MN Refugee TB Infections Are Ten Times Higher Than Other States

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Photo via Breitbart - AP Photo by Jim Mone

Minneapolis, MN – The number of active TB infections in refugees living in Minnesota between 2010 and 2014 reached 296, ten times higher than any other state.

A new report by Breitbart states, “With 296 cases of active TB diagnosed among refugees over five years, Minnesota reported more cases than all fourteen other states where that data has been made available — a combined total of 172 cases.”

Breitbart also explains during the five years between 2010, and 2014, “20 percent of Minnesota’s active TB cases (161 out of 732) were diagnosed among the one percent of the state’s residents born in Somalia.”

The Minnesota Department of Health provided Breitbart News with the following statement:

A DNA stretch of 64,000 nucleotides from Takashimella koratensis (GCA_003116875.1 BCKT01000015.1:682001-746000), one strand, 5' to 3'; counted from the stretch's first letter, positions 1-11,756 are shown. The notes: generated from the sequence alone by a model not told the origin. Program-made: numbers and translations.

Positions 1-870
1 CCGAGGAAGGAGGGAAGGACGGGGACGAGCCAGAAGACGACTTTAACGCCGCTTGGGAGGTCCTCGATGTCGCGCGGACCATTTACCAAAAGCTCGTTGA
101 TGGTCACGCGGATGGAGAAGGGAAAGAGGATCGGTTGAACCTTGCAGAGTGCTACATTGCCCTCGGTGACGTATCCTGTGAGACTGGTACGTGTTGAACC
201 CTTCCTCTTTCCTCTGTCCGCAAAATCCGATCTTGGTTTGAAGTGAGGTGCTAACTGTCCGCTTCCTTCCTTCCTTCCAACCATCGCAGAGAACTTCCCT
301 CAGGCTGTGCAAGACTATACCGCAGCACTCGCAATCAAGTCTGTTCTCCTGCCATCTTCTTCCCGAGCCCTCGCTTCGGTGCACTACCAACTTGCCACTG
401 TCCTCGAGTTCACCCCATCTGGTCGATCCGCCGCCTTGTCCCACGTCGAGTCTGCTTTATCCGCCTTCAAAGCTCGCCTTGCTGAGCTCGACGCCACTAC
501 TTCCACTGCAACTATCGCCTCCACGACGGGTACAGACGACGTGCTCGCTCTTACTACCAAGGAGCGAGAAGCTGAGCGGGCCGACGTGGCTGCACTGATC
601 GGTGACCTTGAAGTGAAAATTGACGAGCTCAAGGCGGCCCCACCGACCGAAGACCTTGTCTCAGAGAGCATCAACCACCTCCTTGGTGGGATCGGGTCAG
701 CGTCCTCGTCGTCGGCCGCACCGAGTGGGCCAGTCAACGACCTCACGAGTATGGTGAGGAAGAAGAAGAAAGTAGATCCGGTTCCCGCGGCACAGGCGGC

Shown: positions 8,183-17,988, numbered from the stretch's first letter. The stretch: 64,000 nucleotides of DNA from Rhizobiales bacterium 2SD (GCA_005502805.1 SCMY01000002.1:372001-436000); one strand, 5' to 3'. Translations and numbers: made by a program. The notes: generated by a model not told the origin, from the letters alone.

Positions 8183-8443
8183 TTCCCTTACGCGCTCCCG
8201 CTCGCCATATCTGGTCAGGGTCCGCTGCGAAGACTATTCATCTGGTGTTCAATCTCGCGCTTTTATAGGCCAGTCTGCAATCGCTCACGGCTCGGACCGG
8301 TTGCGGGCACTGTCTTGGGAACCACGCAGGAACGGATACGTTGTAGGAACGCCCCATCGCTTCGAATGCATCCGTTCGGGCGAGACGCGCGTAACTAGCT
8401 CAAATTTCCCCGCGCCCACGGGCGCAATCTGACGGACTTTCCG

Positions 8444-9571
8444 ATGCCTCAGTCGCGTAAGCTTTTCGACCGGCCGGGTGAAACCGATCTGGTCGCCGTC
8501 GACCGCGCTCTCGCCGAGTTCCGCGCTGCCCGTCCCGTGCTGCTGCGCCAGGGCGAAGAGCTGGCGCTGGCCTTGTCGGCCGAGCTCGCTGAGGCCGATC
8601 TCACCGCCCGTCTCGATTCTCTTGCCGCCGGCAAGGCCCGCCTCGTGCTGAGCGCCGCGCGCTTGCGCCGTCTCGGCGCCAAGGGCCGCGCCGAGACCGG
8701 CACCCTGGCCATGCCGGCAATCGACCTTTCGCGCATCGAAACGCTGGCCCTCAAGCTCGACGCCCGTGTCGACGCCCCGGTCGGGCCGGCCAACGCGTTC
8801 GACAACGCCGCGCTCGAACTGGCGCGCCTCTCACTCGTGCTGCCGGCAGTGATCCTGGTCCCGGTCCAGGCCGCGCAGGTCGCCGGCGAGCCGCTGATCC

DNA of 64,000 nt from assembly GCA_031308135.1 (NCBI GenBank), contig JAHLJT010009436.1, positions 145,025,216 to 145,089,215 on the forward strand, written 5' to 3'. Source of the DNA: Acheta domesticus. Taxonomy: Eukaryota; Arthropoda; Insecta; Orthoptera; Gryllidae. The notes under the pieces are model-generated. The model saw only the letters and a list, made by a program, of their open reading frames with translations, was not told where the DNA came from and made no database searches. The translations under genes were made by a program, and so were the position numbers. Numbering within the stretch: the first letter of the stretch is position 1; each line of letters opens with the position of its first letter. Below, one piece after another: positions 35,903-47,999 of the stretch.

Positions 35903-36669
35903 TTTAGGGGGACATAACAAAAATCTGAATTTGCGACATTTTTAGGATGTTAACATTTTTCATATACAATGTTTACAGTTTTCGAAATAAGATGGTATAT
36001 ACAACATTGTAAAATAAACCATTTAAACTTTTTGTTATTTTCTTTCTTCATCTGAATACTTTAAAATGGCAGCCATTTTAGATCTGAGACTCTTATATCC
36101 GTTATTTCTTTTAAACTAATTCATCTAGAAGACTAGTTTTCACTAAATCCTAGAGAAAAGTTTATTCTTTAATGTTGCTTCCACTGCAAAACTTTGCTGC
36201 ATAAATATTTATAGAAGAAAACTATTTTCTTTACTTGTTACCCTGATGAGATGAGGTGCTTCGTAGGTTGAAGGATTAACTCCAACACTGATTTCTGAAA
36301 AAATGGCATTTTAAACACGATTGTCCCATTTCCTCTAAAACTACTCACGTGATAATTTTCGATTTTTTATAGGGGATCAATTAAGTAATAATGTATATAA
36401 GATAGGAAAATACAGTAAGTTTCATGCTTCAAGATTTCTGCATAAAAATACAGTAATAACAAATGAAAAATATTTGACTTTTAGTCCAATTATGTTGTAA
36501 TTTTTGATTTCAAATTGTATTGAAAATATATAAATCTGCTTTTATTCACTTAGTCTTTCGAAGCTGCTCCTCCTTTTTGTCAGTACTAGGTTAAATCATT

“The data you are referring to, showing 50% of the 593 foreign born residents of Minnesota diagnosed with TB arrived as refugees, represents years 2010 – 2014. The majority of those refugees actually developed TB disease after being in Minnesota at least five years, and many had been in the US at least 10 years, so these are not new arrivals to the US.”

The presence of other medical conditions is the chief risk factor for the activation of TB disease in a person with latent infection (incidentally, a third of the world has latent TB infection). These conditions include diabetes, cancers, immune suppressing medications, and renal disease. These are conditions common with the American diet and lifestyle, and new risk factors for these refugee populations. Tuberculosis can be treated with antibiotics.

Often times the reason that Minnesota reports TB and other infectious diseases at higher rates than other states is because we have a stellar system of surveillance and screening. From 2010 – 2014, in addition to their overseas screening, 99% of our primary refugee arrivals completed an additional health screening within 90-days of their arrival in the US. If you look at national surveillance data in 2014, states with a lower percentage of foreign-born cases arriving as refugees often have a higher percentage of unknown or missing data.”

The Minnesota Department of Health report regarding this data can be seen here.  

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